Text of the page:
Carragowan House, Bohola in Co. Mayo
Carrawgowan House was knocked over twenty years ago, with just the ruins and the orchard remaining, and the land was divided some years ago.
A small house still exists just inside the entrance to the old estate, and it was used as a rent house in the landlord's time.
In 1838, O'Donovan commented that the house was ''in good repair, and has offices, garden and orchard attached.''
The Deane Family
Sadly, there are no records as to when Carrawgowan House was built, but it is known that a family by the name of Deane came to live there in 1816. Mr and Mrs Edward Deane (nee Kelly) lived with their four children, Julia, Edward, Coll and Hugh. Julia Deane married Terence MacDermot and they had four children - Edward Deane MacDermot, John, Julia, and Tim. Edward qualified as a doctor, and emigrated to England where he settled in Bath and Married Jane Selina Wade (nee Nicholl).
Edward and Jane had one son, Edward Terence MacDermot, and he was the father of Madame Felicity MacDermot of Coolavin House, near Ballaghderreen, Co. Roscommon, who very kindly provided the old letters belonging to her grandfather for the research of the Deane family history. John Deane became an attorney and lived in Boyle. Julia entered the convent, and eventually became Reverend Mother of the Mercy Convent in Sligo.
Hugh Deane married Terence's sister, Jane, and they settled in Annagh Hill, Killedan. Hugh built a corn mill on the River Moy in Foxford and ran a thriving business there. He and Jane had three children - Ned, Vicky, and Tim. By 1891, it was recorded that ''a ruined corn store and a cottage and plot of ground attached were acquired for the Foxford Woollen Mills.'' Little is known of Coll Deane, except that he died without children. Edward Deane married Esmy O'Flaherty of Lisdonagh, Headford, Co. Galway and they had five children - Coll, John, Hugh, Mary, and Biddy.
The Letters of Edward Deane MacDermot
In a letter written on December 24, 1849 to his nephew Dr. Edward Deane MacDermot, Edward Deane noted: ''I am doing everything in my power to prevent the necessity of my being obliged to bring the Barleyhill property to sale, an alternative that would be very painful to me, to be obliged to resort to it, but one that is inevitable if I do not succeed in getting a loan of at least £1,000 to meet the many pressing demands now on me.''
On April 3, 1850, he wrote again to his nephew, this time optimistic that a solution to his problem might be found: ''I trust a match which is in contemplation between Miss McManus and Mr Sweetman of Raheny may take place, which would be, I think, the commencement of the good fortune of the McManus family, and might be the means of favourable match for Bernard, and enable him to pay me, if not all, a greater portion of the sum due.''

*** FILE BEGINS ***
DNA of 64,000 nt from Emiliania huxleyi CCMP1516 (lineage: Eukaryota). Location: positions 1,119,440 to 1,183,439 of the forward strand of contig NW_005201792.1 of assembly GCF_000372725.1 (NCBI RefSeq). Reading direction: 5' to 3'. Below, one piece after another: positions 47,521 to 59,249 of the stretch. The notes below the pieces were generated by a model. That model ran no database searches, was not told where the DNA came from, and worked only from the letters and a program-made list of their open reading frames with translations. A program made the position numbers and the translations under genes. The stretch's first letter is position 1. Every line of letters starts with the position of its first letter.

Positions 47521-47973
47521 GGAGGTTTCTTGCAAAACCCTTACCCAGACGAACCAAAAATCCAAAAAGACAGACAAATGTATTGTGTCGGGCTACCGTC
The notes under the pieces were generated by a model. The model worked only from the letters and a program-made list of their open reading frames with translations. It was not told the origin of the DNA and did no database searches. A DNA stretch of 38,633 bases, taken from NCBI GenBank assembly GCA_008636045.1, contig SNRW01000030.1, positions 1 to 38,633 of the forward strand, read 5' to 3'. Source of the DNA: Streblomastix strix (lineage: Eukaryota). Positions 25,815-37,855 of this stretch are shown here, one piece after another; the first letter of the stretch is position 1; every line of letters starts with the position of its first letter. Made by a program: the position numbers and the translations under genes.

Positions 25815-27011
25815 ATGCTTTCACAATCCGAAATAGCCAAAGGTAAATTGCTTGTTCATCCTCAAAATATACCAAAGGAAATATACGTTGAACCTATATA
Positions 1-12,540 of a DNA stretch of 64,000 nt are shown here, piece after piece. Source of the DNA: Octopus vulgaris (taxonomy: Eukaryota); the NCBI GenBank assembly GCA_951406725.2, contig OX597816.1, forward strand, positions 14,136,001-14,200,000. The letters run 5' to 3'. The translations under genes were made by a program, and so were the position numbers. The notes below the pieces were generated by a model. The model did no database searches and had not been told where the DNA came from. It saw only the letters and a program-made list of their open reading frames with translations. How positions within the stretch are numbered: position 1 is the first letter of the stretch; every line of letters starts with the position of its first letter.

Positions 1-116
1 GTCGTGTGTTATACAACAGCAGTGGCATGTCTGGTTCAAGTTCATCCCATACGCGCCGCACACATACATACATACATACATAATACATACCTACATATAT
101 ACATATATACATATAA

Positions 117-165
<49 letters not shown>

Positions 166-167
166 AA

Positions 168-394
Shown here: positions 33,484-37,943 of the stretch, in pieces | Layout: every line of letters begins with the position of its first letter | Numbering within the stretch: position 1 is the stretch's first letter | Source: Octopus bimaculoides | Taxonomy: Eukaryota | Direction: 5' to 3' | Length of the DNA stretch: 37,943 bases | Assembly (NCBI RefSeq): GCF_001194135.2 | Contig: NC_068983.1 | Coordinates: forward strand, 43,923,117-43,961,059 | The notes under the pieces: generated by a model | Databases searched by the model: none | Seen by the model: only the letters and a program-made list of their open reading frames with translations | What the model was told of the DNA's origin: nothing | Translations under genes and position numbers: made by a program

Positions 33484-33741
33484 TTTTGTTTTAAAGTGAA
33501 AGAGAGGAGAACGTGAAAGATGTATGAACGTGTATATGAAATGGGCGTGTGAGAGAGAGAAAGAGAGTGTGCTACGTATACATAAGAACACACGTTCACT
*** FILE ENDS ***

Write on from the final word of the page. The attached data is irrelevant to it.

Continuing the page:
However, it was not to happen, and by 1851, Edward was up to his neck in debt. His brother-in-law, Martin O'Flaherty, took control of the finances of Carrawgowan House, and sold the deeds of the house to Col. McAlpine from Windsor, Castlebar, for £100. Edward's wife, Esmy, wrote to her sister-in-law, Julia Deane, in May of that year: '' …I was so excited by the removal of our furniture from this to my fathers house, that it is little wonder I did not get a fit of illness…I am a prefect beggar myself now that I find we have no chance of getting a shilling of that unfortunate money that was given to the McManuses - they were the sad sight to me and to you too.
The property won't pay, I am told, the first mortgage on it…I cannot be worse off at present without having a shilling to command, not as much as would buy me a two-shilling bonnet. I had no bonnet to wear except the velvet you saw me have when you were here, of course quite old-fashioned, but quite good enough for this place, as I go nowhere except to the chapel…We were obliged to let some acres of our tillage land waste, we could not make seed or money to pay the men. Only for the potatoes we had to sell, all our land would be waste, fortunately I secured a ton of oats for meal when the sheriff had it seized, and while I had the potatoes to sell, I was buying a little Indian meal to keep on the supply…I was obliged last summer to send some of our household linen to the pawnbrokers and could not release them since, but please God, will as soon as I possibly can.
…(Edward)… is now obliged to remain in the house…The bailiffs have a close watch over him so he must be very cautious…He received a letter from Col. McAlpine a few days ago, not a pleasing one I fear. He will be very severe, he is vexed that he is not getting his rent. Since we were deprived of our interest, we have not a pound to expect from any other quarter. Mrs McManus is gone to her daughter and is to remain for some months. I believe, is all over, so I hear, a bad story for him.''
It appears that all Julia's sympathies lay with her unfortunate sister-in-law, while she held her brother fully accountable for the misfortune that had befallen the family. In a letter to her son Dr Edward Deane MacDermot, written on May 15, 1851, she said: ''…Poor Esmy for whom I am more interested than my only brother, because he acted unpardonably in injuring so many, while she I believe was ignorant of how her affairs stood … God forgive him all the pain of mind he has caused me".